Tuesday, October 24, 2017

Is consciousness a process of co-evolutionary domestication?

A recent article, Geographic mosaics and changing rates of cereal domestication, on co-evolution between humans and cereal grains provides some intriguing insights. In co-evolution, each species evolves to adapt to the other in a mutual process of what we call 'domestication.' It has been argued for example, that dogs and humans domesticated each other through presenting and selecting desirable traits and behaviors.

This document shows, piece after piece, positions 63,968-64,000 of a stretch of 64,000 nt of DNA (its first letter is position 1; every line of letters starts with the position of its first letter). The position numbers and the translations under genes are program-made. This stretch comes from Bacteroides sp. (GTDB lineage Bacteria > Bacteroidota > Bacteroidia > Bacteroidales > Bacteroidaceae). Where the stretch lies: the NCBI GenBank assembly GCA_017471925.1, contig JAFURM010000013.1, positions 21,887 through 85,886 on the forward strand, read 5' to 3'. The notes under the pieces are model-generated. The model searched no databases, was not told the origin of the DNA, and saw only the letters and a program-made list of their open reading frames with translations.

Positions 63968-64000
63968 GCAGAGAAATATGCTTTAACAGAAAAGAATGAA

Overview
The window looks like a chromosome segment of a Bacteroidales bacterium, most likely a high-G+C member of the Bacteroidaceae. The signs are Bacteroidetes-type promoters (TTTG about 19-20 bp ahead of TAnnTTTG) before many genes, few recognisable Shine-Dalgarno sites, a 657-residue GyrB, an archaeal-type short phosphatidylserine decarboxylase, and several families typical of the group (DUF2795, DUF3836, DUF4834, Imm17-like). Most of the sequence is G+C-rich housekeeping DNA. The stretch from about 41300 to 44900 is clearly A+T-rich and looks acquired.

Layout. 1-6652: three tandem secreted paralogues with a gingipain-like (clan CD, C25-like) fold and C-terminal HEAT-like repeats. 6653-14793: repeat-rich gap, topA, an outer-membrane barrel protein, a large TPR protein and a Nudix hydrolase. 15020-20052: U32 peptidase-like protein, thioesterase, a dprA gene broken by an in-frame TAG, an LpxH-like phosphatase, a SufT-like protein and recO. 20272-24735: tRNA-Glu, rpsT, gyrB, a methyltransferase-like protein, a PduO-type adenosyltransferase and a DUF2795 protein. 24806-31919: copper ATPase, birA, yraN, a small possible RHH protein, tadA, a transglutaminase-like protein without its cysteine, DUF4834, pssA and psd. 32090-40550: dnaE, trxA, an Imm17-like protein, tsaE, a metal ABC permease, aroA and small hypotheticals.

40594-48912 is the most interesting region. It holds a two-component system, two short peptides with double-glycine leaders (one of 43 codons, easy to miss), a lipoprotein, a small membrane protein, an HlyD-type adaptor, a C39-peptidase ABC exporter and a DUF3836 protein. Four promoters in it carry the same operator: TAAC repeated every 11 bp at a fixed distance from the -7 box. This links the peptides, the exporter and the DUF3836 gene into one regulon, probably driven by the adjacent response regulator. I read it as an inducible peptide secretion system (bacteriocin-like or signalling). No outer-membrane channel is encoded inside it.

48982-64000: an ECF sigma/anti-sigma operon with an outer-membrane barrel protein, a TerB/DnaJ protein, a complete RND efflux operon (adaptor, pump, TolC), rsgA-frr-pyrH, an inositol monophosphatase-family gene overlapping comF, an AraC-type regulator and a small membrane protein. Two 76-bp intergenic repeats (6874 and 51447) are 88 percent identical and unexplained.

The interesting question to me has to do with how much consciousness (including collective or 'swarm' consciousness--a powerful multiplier of consciousness), is involved in this adaptive transformation. Consciousness is most often regarded as being completely subjective and individual but typical discussions do not consider swarm (and possibly 'crop') consciousness. Concepts of consciousness as an adaptive co-evolutionary process are especially intriguing with regard to the domestication 'effort' made by cereals as a crop plant. Could co-evolution and domestication be explained as a form of conscious environmental synchronicity or entangled process symmetry?

When viewed as a process, domestication may be the 'reason' inferred by evolution and all evolution is essentially co-evolution. See The mathematics of mind-time.

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